Published: September 14, 2008
The Dance Factory's Competition Team participated in the 2008 Applause Talent Nationals from July 9-13 in Gatlinburg, Tenn. The team competed in several divisions, including solos, small groups and large groups, student choreography and for scholarships.
The team boasted 14 soloists who competed and all received gold awards. They performed 12 group numbers, and came home with 10 gold and two high gold awards.
Two students competed in the student choreography category, where they choreographed a dance for the small group division in lyrical and modern dance. Megan Showalter's choreographed dance, Wild Horses, won her the first-place national overall award. This was the first year the Dance Factory competed in this category.
The group performances started with a Blast from the Past (a '50s number) and ended with Hit the Floor (a hip-hop number). The competition team also won an award for Best Hair for its "Eeh Hee" number.
In addition, two other teammates, Jackie Schulaski and Jordan Driscoll, were awarded scholarships.
Dance teachers Jenna D'Angelo and Nicki Squillace did the choreography and props for most of the team's dances.
The 2007-08 competition team consists ofTara Dorta, Jordan Driscoll, Holly Edwards, Tiffany Edwards, Jackie Feret, Kathy Gilbert, Emily Jones, Emily Kane, Lexi Lauer, Jackie Schulaski, Megan Showalter, Morgan Smith, Alayna Vance and Vanessa Whitfield.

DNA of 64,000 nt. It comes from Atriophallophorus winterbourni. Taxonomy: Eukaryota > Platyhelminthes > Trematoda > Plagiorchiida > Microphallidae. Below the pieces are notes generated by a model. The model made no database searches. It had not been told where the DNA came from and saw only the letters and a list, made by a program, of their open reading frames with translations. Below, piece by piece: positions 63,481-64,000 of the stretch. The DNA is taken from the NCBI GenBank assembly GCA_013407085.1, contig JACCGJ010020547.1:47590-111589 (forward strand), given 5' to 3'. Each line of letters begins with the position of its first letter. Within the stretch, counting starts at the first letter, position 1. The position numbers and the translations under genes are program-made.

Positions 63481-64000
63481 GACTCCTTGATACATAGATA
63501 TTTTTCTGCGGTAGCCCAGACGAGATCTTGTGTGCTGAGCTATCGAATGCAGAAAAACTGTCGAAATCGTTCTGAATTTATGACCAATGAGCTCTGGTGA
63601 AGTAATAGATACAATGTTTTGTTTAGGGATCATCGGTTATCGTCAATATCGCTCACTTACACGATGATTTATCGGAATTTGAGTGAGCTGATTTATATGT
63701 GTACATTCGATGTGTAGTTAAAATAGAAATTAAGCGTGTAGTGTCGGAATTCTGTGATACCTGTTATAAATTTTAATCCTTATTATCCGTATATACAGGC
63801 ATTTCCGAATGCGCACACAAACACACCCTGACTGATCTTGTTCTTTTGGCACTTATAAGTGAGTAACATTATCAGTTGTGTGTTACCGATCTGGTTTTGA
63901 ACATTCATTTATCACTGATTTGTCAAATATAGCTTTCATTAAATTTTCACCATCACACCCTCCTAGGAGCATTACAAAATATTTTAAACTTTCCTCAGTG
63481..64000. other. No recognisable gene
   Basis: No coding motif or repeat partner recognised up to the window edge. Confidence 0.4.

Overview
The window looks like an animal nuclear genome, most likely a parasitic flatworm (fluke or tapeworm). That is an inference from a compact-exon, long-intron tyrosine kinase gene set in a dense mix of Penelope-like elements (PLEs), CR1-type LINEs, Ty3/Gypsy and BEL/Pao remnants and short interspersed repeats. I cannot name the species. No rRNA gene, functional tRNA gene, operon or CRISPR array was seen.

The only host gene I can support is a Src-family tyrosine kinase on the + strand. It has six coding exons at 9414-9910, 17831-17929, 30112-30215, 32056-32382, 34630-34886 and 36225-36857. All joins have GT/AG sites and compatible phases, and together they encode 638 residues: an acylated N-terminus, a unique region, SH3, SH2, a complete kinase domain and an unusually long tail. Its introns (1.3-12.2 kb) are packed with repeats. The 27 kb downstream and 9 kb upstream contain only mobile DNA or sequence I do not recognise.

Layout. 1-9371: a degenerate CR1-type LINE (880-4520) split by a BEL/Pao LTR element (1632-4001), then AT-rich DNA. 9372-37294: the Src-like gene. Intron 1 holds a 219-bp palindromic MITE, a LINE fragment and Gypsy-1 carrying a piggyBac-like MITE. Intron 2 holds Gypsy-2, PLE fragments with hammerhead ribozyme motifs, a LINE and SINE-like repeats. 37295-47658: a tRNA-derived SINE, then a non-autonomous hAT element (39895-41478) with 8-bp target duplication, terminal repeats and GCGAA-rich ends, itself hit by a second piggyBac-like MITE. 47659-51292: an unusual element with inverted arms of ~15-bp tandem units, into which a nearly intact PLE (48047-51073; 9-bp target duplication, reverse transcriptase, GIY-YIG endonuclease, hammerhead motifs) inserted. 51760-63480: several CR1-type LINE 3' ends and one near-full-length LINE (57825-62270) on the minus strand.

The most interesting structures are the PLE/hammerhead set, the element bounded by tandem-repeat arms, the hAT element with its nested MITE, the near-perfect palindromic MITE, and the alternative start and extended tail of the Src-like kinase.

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Emmanuel "Manny" and Miriam "Mimi" Hirsch recently retired as volunteers from Oak Hill Hospital after almost a quarter century of service.
The Hirsches are members of the original group of volunteers at the hospital and were on duty on the day the facility opened. But their involvement with the hospital began long before that.
Media accounts show the Hirsches' active involvement in "Citizens for West Hernando Hospital," the citizens group that lobbied for a hospital on the west side of Hernando County in the early 1980s.
Up until recently, the Hirsches were volunteering at Oak Hill Hospital for as many as four times a week, for three- and four-hour shifts. Just before they retired, they had reduced their time to just one or two four-hour shifts per week.
Manny Hirsch was active on the hospital's executive committee during his tenure and served as chairman of a department and over several volunteer projects.
The hospital's volunteer association recently honored the Hirsches with a small celebration, complete with a cake.
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Halfway through Ramadan, which runs through September, the local Islamic community continues to observe the practice of fasting. The ninth month of the Islamic calendar is Ramadan, a time for Muslims to focus on purifying their souls through prayer and self-sacrifice. Fasting is one of the five pillars or duties of Islam.
Muslims fast during the daylight hours, and in the evening eat small meals and visit with friends and family. This small meal and the celebration is called "if tar", the dinner of fast breaking.
Dr. Adel Eldin, a local cardiologist, said that in addition to fasting and the extra daily prayers, called "da taraweeh," Muslims hope Ramadan can bring attention to and bring about a show of kindness and generosity toward their fellow residents.
"Religious tolerance can be seen all over the world. In the Qitabay mosque in Cairo, Egypt, a local Jewish artist who wanted to show his faith was allowed to depict the Star of David in several stained-glass windows and on chairs inside the mosque," Eldin said. "It's all about respecting one another, and it can be celebrated through art and beauty."